This page serves as the syllabus for this course.
Official course textbooks:
R.H. Baayen (2008): Analyzing Linguistic Data: A Practical Introduction to Statistics Using R. Cambridge University Press.
P. R. Hinton (2004): Statistics Explained: A Guide for Social Science Students. Psychology Press; 3rd edition.
We will also make use of other readings, which will be made available on the Schedule page.
Assignments will be updated on the Assignments page. A tentative schedule for the entire semester is posted on the Schedule page. Readings and exercises may change up a week in advance of their due dates. There is an end-of-term project for the course, where students will be expected to choose a dataset that they intend to analyze. Details on the requirements for the project are given on the Assignments page.
Many research topics in linguistics can benefit from sophisticated statistical analysis of language datasets. This course will introduce fundamental concepts that will enable students to formulate quantitatively-oriented research questions and answer them with appropriate visualization, modeling and testing. Students will learn these techniques, apply them to data sets in class, and generalize them to a dataset of their own choice.
We use the R programming language, which allows much more flexible and customizable ways of performing such exploration and analysis, compared to statistical packages based on point-and-click interfaces (like SPSS). It also forms a strong basis for using more complex modeling techniques than are covered in this course—including writing one's one code to do so.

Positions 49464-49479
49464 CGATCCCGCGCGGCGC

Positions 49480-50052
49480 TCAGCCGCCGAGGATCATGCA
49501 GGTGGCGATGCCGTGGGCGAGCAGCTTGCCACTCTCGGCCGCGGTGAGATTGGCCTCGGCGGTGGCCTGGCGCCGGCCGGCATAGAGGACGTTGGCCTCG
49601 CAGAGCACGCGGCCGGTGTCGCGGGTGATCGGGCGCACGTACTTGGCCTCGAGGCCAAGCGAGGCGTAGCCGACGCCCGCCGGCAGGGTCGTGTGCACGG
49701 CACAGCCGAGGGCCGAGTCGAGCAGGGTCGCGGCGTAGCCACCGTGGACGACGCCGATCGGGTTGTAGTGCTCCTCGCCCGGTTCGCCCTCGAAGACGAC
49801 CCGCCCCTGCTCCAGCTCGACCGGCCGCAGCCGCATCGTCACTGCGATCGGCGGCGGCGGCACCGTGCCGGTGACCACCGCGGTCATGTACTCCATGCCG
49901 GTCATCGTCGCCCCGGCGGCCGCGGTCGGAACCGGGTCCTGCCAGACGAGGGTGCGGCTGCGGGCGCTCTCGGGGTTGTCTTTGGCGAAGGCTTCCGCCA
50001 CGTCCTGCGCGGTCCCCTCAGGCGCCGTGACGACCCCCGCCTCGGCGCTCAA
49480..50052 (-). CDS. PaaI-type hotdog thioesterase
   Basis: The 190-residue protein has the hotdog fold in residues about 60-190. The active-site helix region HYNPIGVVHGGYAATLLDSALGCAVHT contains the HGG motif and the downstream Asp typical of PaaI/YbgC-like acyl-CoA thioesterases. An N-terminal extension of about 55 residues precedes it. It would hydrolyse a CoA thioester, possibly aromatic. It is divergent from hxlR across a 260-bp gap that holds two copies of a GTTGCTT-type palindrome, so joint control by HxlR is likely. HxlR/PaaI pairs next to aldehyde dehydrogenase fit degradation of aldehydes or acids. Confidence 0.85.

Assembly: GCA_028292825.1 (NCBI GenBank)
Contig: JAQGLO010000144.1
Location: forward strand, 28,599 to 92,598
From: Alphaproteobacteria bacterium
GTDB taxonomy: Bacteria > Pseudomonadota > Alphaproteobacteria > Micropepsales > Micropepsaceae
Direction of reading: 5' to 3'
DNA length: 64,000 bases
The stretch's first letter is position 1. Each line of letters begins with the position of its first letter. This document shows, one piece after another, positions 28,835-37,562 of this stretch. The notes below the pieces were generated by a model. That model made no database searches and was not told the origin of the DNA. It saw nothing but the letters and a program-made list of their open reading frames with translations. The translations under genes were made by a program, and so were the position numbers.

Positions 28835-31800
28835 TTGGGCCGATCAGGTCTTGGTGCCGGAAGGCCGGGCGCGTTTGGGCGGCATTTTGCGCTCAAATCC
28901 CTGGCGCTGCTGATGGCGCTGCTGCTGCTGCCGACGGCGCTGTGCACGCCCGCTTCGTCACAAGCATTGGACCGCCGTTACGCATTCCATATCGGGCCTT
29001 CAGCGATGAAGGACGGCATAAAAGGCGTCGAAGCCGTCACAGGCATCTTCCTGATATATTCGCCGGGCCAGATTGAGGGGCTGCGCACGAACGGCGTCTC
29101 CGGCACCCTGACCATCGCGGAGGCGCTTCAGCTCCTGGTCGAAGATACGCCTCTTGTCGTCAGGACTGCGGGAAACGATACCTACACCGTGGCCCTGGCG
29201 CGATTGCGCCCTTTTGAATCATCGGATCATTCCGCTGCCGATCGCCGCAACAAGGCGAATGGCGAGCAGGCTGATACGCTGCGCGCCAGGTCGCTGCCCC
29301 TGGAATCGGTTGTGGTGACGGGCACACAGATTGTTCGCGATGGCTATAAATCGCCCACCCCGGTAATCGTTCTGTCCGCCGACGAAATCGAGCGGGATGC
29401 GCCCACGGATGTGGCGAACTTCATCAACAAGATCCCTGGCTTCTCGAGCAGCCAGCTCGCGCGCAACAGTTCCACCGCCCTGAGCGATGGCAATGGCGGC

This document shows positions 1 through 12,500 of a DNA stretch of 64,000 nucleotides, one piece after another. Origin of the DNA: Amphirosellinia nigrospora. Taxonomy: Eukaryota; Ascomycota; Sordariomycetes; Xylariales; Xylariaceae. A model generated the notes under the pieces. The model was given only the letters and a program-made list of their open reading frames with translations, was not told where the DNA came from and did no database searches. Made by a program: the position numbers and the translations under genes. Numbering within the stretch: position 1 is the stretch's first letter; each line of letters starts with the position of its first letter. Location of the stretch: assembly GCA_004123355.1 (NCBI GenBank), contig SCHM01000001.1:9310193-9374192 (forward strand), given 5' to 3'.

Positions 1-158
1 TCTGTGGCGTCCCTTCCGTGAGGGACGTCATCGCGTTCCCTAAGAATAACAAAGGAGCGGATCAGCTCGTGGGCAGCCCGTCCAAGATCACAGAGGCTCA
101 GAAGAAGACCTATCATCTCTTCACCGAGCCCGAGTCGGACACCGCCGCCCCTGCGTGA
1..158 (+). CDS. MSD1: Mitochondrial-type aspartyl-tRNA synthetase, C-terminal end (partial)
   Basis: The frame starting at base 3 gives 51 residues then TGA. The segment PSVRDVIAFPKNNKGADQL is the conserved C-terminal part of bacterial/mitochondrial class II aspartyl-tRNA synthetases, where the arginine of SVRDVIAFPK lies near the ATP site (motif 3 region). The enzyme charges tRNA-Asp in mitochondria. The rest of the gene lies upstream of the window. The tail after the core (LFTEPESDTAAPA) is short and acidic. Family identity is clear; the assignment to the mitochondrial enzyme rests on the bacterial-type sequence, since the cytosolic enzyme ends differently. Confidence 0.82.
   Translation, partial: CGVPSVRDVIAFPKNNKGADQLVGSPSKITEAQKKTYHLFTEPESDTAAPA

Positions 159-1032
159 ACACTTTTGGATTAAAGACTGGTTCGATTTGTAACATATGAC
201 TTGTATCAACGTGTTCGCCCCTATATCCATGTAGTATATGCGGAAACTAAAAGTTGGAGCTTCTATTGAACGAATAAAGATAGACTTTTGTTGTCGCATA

This course provides hands-on introduction to statistics for language, using the R programming language. Using data from existing linguistic studies, we will study the following topics:
For information on the homework assignments or on project requirements, see the Assignments page.
If you turn in your assignment late, expect points to be
deducted. Extensions will be
considered on a case-by-case basis.
If you anticipate that you will need an extension for some assignment, let me know in advance.
By default, 5 points (out of 100) will be deducted for lateness, plus an additional 1 point for every 24-hour period beyond 2 that the assignment is late. For example, an assignment due at 2pm on Tuesday will have 5 points deducted if it is turned in late but before 2pm on Thursday. It will have 6 points deducted if it is turned in by 2pm Friday, etc.
Even if you are late for some assignment, you should definitely turn it
in, and you will get some credit for your work, even though some points
may be deducted. But it is crucial for your learning progress that you
do all the coursework.
You are encouraged to discuss assignments with classmates. But all written work must be your own. Students caught cheating will automatically fail the course. If in doubt, ask the instructor.
The University of Texas at Austin provides upon request appropriate academic accommodations for qualified students with disabilities. Please contact the Division of Diversity and Community Engagement, Services for Students with Disabilities, 512-471-6259, http://www.utexas.edu/diversity/ddce/ssd/
By UT Austin policy, you must notify me of your pending absence at least fourteen days prior to the date of observance of a religious holy day. If you must miss a class, an examination, a work assignment, or a project in order to observe a religious holy day, you will be given an opportunity to complete the missed work within a reasonable time after the absence.